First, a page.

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Maternity Leave & Taxes: How Having A 2017 Baby Can Affect Your Tax Outcome

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Taking time off work to have a baby requires a lot of advanced planning. You wrap up big projects, you hand off key assignments, and you work with HR on your return date. That's not to mention all of the vital, emotionally draining parenting decisions you also have to make, like deciding who will watch your child when you return to work. As if that wasn't enough to worry about, there's one thing you might not have considered: how maternity leave will affect your taxes in 2018.

It's a complicated topic because it depends on your company's parental leave policy. There are only four countries in the entire world that don't legally require paid maternity leave, and sadly (though not surprisingly) the United States is one of them, according to Quartz. Because nothing is required by law, some companies will pay you just that — nothing — while you're out on maternity. Other companies offer a partially paid leave or in the rare cases, like Etsy, a fully paid 6-month leave, according Entrepreneur.

The only thing legally required, thanks to the Family Medical Leave Act (FMLA) is that your job will be protected for 12 weeks after childbirth, according to the United States Department of Labor. (Note: there are some exceptions to the rule, like if your company has less than 50 employees or if you've been with the company less than 12 months).

But back to taxes... let's run through a few different tax situations depending on some common maternity leave scenarios.

One of the most common scenarios is that your company will pay you for six weeks of maternity leave, even though you might decide to take the full 12 weeks you're legally allowed. Those six weeks paid are often covered by short-term disability insurance (yes, they deem recovery from childbirth a "disability"), according to Fairygodboss.

So are those short-term disability payments taxed? "If you receive disability benefits from your employer who has been paying insurance premiums, that is a taxable benefit. But if you’ve been paying for the disability insurance yourself, the benefits you receive are tax-free," reported Fairygodboss in the same article.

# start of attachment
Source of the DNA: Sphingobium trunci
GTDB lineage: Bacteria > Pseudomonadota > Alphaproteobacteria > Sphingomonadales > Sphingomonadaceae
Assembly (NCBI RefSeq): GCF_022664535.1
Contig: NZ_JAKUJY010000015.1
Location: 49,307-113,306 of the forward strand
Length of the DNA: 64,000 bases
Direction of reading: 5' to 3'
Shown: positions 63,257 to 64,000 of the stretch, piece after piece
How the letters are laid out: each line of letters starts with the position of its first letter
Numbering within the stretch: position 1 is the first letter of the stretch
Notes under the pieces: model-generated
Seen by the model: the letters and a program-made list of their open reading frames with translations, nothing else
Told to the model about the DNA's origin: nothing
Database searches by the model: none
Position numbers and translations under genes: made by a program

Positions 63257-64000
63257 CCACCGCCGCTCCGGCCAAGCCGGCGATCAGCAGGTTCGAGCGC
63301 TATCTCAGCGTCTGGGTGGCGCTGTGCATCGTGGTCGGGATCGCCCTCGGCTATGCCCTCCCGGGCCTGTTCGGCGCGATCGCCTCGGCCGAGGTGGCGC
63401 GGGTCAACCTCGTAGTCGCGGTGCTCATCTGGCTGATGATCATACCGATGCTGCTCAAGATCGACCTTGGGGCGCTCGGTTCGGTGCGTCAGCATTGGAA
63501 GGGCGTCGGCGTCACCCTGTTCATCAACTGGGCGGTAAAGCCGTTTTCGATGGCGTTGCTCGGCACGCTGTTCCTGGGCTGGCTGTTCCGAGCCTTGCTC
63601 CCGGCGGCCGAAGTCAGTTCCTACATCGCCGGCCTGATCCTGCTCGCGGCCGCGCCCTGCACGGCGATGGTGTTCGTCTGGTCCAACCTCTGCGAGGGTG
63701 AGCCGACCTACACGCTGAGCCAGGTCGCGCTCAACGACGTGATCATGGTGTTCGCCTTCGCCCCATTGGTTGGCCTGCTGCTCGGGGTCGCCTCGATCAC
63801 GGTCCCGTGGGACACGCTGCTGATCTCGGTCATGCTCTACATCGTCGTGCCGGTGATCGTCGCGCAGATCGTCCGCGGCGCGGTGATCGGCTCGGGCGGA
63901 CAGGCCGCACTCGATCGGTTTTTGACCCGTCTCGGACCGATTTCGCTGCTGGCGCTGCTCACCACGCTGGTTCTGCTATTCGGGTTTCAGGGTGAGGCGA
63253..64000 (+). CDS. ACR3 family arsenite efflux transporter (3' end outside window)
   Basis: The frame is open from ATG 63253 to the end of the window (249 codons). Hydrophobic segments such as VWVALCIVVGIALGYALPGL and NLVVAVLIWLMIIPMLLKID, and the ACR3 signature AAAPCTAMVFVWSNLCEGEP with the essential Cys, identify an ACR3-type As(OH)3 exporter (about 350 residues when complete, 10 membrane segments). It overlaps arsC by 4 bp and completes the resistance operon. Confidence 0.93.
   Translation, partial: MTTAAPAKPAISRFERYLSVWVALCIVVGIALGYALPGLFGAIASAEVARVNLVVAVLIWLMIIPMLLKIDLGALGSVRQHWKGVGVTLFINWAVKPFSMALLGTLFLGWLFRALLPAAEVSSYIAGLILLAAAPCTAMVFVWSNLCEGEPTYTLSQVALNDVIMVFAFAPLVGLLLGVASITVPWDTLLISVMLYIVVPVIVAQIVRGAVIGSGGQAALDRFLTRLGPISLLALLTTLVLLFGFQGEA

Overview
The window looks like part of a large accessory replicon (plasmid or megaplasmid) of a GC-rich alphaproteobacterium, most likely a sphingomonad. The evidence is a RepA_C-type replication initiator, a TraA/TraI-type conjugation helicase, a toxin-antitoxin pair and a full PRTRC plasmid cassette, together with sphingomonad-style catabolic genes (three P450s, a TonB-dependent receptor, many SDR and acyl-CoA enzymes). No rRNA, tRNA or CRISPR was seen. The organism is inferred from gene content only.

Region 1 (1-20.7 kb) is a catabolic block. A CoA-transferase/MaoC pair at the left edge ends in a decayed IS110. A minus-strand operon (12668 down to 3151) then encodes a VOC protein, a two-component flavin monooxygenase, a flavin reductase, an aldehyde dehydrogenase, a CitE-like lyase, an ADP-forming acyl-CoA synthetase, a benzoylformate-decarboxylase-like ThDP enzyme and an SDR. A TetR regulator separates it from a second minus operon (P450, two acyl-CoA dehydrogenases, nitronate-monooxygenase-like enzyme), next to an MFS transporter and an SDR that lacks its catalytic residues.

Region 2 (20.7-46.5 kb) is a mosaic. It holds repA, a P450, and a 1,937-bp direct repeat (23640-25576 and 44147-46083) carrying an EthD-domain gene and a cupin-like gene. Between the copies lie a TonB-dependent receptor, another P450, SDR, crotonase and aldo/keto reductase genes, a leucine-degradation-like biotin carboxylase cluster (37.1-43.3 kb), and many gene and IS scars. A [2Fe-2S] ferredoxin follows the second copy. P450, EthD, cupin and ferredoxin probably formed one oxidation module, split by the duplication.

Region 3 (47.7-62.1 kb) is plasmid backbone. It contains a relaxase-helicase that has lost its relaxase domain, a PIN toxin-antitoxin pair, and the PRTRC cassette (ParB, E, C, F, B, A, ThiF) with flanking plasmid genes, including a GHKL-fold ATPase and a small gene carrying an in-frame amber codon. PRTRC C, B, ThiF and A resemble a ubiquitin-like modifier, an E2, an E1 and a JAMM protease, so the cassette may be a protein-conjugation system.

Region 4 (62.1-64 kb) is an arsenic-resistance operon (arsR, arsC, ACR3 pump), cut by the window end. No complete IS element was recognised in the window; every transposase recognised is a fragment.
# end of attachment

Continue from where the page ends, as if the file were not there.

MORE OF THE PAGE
To complicate matters, if you take the additional six weeks unpaid leave you're allowed, your annual income will be lower, and thus you may face a different situation come tax time.

"Your employer withholds taxes from your paycheck based on your full yearly salary, even if you take unpaid time off to care for your new baby. This can result in excess withholding, meaning that your employer is withholding a higher amount in taxes from your paycheck than you will actually owe at the end of the year," explained NYC-based attorney, Shannon McNulty, in a previous interview with Romper.

The good news there is that you'll see the money again in the form of a tax refund, added McNulty.

Ok, one more maternity leave tax scenario for you: If you're one of the lucky ladies out there who receives a fully paid leave, you'll be largely unaffected come tax season. "Maternity leave pay funded by your employer is no different than your paycheck — so you will have to pay taxes on it just as you would on your regular salary," explained Fairygodboss. In a nutshell, it will be business as usual at tax time because your income and tax contributions were stable throughout your maternity leave.

All of this tax stuff is pretty dizzying, but just when we thought we had it figured out, President Trump had to go and pass a tax bill! The biggest change, when it comes to maternity leave, is that for the next two years, companies will have a tax incentive to offer paid leave, according to The New York Times. That means that if you were on the fence about getting pregnant, now's the time to take plunge — at least for financial purposes. The tax incentive for employers to offer paid leave is only good from 2018-2019, the article explained.

Check out Romper's new video series, Bearing The Motherload, where disagreeing parents from different sides of an issue sit down with a mediator and talk about how to support (and not judge) each other’s parenting perspectives. New episodes air Mondays on Facebook.